Born joined at the head, Mooresville twins now sleep side-by-side after surgery

Parents Heather and Riley Delaney with their twins.
Parents Heather and Riley Delaney with their twins.

Surgeons in Philadelphia, in a rare procedure, have successfully separated 10-month-old conjoined twins from Mooresville who were joined at the top of their heads.

The 11-hour surgery on Erin and Abby Delaney took place June 6 at Children’s Hospital of Philadelphia and announced this week. Their condition, called craniopagus, is the least common type of conjoined twins.

For the first time in their young lives, Erin and Abby now lie side by side in separate beds. Sometime later this year, parents Heather and Riley Delaney will bring them home for the first time.

“When we go home, it’s going to be a big party,” Heather Delaney said in a statement released by the hospital. “Welcome home, baby shower, first birthday.”

Neurosurgeon Gregory Heuer and plastic surgeon Jesse Taylor led a 30-member team in the surgery, which followed months of preparation. It was the 23rd time that surgeons at the hospital have separated conjoined twins, but the first craniopagus pair.

“Separating conjoined twins is a very complex surgery followed by a long and complicated recovery, but we are very hopeful for a positive outcome,” Taylor said. The twins are now in pediatric intensive care.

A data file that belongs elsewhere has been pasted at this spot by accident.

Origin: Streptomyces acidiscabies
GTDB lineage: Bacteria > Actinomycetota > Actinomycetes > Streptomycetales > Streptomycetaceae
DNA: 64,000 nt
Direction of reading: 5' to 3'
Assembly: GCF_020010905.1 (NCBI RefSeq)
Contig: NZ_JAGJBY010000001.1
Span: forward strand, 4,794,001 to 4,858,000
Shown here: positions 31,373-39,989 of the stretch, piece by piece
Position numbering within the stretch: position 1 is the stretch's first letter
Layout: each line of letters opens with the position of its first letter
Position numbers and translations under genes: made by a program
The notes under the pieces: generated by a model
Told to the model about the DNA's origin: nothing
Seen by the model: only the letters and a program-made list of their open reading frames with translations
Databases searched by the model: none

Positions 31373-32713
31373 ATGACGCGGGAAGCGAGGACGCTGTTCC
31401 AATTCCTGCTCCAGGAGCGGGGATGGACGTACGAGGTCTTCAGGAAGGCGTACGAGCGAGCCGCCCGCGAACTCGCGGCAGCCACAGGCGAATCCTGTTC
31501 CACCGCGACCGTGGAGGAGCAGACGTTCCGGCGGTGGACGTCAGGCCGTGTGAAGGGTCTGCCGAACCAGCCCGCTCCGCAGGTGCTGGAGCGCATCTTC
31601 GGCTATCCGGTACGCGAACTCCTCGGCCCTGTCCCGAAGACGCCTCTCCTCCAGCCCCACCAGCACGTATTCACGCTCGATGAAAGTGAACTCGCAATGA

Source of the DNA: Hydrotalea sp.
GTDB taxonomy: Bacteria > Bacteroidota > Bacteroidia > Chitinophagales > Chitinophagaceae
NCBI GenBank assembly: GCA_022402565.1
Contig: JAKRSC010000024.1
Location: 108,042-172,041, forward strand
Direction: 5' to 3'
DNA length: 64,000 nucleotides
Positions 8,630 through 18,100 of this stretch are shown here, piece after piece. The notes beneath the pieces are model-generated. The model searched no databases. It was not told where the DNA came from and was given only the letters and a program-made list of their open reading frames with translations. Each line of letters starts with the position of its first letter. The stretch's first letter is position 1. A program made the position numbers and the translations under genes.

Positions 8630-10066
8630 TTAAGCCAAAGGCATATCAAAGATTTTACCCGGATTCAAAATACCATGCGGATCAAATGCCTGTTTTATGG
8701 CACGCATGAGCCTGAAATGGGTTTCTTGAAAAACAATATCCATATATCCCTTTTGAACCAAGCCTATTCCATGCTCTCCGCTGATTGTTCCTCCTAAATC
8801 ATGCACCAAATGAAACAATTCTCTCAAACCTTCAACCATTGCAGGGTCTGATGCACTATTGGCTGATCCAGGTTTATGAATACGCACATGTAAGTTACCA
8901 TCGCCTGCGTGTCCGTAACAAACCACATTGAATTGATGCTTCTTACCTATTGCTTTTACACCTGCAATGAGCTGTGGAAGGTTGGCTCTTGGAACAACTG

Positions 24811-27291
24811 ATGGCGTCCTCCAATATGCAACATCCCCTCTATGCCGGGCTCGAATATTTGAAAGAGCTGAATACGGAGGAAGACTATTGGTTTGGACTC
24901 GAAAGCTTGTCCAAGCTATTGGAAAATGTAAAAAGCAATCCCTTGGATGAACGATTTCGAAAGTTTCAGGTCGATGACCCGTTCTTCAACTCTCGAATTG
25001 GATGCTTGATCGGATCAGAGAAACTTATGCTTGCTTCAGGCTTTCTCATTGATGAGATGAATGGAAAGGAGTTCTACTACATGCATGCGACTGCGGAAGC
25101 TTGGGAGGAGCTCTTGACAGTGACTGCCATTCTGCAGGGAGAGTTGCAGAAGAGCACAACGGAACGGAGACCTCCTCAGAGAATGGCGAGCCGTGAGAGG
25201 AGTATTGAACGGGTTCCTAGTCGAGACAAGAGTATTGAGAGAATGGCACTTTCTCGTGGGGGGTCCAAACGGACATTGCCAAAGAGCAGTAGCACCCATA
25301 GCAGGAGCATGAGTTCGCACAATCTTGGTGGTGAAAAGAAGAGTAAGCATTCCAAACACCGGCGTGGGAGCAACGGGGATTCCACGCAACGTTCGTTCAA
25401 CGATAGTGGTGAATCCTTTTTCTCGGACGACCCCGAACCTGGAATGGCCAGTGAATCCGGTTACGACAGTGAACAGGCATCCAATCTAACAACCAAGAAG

Their parents first learned that Heather Delaney was carrying conjoined twins about 11 weeks into her pregnancy, early in 2016. They traveled to the Philadelphia hospital for diagnostic tests a few weeks later, and Delaney returned for prenatal appointments every two weeks.

Erin and Abby Delaney before they were separated. Children's Hospital of Philadelphia

Abby and Erin were born in the hospital’s Special Delivery Unit by Caesarian section on July 24. They were born 10 weeks prematurely, each weighing two pounds and one ounce.

Physical, occupational and speech therapy teams developed innovative treatments and exercises for the infants in the following months, as they awaited surgery.

Surgeons, nutritionists, developmental pediatricians and other specialists will monitor their progress after surgery. The twins will also likely undergo one or more additional surgeries, the hospital said.

Bruce Henderson: 704-358-5051, @bhender